University of Sussex Students' Newspaper

Northfield Residents Campaign Against Ongoing Internet Outages

Lottie Carter

ByLottie Carter

Apr 23, 2024

Residents of Northfield Block 9 have faced continual WiFi outages totalling over 30 days without internet connection since September. The 54 students within the block have repeatedly expressed their frustration to the University of Sussex since the issue began, yet they are still faced with periodic outages. The source of the issue is unknown and why the problem continues is yet to be explained to the students, but it is understood to be unrelated to the West Slope development. 

Students within Block 9 have expressed the impact of the WiFi issue, with many reporting that their inability to access educational content is affecting their online exams and essay submissions. Similarly, students have reported increasing feelings of isolation since the issue began as they are unable to contact family back home without interruptions. 

Despite WiFi being a promised service by the University, not an agreed term within the housing contract, the so-called “campus wide service” has failed to work, and thus Northfield students have been forced to purchase supplementary mobile data and invest in external WiFi providers in addition to paying their maintenance and tuition fees.

Following the Block 9 students’ reporting of the WiFi issue to a plethora of University employees since September, the problem persists. In addition to receiving unsympathetic replies devoid of accountability, the University simultaneously advised students to contact internet provider company Wifinity directly, or to access WiFi in a different part of campus. The students recounted to The Badger their tireless efforts of reporting directly to Wifinity despite their contracts residing with the University, not the wifi service.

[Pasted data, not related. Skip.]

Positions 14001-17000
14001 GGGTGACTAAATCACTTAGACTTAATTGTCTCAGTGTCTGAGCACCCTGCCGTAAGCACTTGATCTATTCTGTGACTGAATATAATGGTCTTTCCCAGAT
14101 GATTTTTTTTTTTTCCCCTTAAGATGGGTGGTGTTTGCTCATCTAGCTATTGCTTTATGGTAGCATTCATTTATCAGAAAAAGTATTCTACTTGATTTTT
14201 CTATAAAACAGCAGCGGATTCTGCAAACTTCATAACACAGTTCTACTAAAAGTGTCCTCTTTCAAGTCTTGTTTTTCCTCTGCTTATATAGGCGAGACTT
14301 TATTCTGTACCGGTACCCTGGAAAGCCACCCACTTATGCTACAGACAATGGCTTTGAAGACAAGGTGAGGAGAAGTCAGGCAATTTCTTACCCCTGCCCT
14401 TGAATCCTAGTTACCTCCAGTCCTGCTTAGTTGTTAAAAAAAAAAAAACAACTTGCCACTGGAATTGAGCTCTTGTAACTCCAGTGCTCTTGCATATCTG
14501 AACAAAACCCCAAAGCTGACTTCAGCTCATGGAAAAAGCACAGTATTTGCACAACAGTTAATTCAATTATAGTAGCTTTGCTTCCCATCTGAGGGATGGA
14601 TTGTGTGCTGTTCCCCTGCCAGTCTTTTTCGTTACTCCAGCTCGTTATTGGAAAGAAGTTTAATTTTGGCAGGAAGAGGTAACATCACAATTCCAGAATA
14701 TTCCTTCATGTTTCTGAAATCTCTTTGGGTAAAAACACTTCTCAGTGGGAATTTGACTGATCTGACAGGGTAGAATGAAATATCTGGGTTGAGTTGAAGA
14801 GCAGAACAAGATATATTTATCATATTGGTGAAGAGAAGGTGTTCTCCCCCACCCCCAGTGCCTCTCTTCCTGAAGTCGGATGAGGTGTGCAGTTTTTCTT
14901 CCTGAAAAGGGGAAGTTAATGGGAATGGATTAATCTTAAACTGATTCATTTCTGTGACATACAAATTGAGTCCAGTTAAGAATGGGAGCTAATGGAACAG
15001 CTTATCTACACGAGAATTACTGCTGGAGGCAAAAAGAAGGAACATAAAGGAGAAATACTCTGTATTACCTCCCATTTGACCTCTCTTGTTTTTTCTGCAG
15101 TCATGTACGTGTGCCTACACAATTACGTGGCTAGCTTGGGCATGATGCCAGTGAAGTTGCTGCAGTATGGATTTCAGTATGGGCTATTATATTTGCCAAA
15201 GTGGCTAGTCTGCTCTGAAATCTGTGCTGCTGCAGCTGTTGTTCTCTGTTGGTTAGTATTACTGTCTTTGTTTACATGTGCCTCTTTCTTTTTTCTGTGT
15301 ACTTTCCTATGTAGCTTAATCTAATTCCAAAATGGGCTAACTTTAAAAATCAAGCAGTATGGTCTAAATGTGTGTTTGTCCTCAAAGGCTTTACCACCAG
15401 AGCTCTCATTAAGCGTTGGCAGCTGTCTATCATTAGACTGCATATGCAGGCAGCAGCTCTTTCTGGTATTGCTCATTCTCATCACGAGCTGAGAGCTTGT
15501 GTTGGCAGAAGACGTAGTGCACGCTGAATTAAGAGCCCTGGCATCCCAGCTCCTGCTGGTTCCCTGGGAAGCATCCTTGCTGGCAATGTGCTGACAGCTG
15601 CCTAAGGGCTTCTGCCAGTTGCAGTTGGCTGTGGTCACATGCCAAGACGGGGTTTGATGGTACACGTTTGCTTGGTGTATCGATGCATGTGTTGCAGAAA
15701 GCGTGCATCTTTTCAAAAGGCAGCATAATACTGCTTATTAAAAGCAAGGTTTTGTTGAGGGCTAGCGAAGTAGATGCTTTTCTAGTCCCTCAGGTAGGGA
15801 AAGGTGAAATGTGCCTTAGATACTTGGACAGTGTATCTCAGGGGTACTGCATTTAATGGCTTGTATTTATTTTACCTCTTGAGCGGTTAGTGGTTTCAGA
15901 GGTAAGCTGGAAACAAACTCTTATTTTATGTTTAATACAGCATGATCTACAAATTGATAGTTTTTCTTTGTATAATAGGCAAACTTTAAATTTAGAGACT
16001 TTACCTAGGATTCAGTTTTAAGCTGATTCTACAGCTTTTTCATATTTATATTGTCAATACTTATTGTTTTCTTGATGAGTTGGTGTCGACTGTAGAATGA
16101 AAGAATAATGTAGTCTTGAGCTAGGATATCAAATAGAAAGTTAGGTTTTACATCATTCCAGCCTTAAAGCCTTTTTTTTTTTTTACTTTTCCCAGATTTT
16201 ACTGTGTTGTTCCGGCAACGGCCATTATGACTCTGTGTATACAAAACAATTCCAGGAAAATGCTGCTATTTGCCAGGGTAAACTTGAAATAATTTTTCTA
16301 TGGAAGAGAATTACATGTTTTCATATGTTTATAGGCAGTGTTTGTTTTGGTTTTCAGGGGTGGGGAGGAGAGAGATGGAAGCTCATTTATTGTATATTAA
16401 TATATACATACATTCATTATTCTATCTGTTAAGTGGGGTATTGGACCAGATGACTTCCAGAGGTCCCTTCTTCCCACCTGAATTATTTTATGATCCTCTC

In light of the prevailing issue, four students have launched a campaign on behalf of all students living in Block 9 to resolve this issue, and have been in direct communication with the University. The students addressed the problem directly in an open letter, signed by over forty students and staff, advising the University to solve the issue, and calling for a financial rebate for all students affected. The letter acknowledges the University’s “deflect[ion] from [their] responsibilities” and highlights the disabled students who felt unable to simply access WiFi from a different area on campus. The letter summarises the students’ experience by stating that the “University’s poor treatment and vehement lack of accountability” is the lasting stain upon their university experience.

Moreover, students have expressed their disappointment of the University’s broken promise of equal access to education as well as the former’s handling of the ongoing issue. One of the four students leading the ‘Northfield Block 9 Campaign’ stated that they were “blatantly ignored” after contacting “informed members of the University” and expressed that the issue has severely “impacted us and the trust we have with the University and their handling of the issue.” 

Nonetheless, the students have begun a campaign to bring the University’s failures to light. The campaign leaders have stated their main goals are to “achieve a peaceful resolution” with the University and for the latter to “acknowledge the unfulfillment” of a paid service in the shape of a “financial rebate for all students” impacted. The students have additionally highlighted that their “contract is with the University, not Wifinity”, both of which are fulfilling an unsatisfactory service.

Despite ongoing efforts, the students of Block 9 continue to experience periodic WiFi outages. When approached for comment upon this article, the University stated that they “are aware of some issues that have impacted residents of one block” and will “continue to engage with residents on the matter.” The students and University are currently working together to resolve the issue and are in negotiations regarding financial compensation. 

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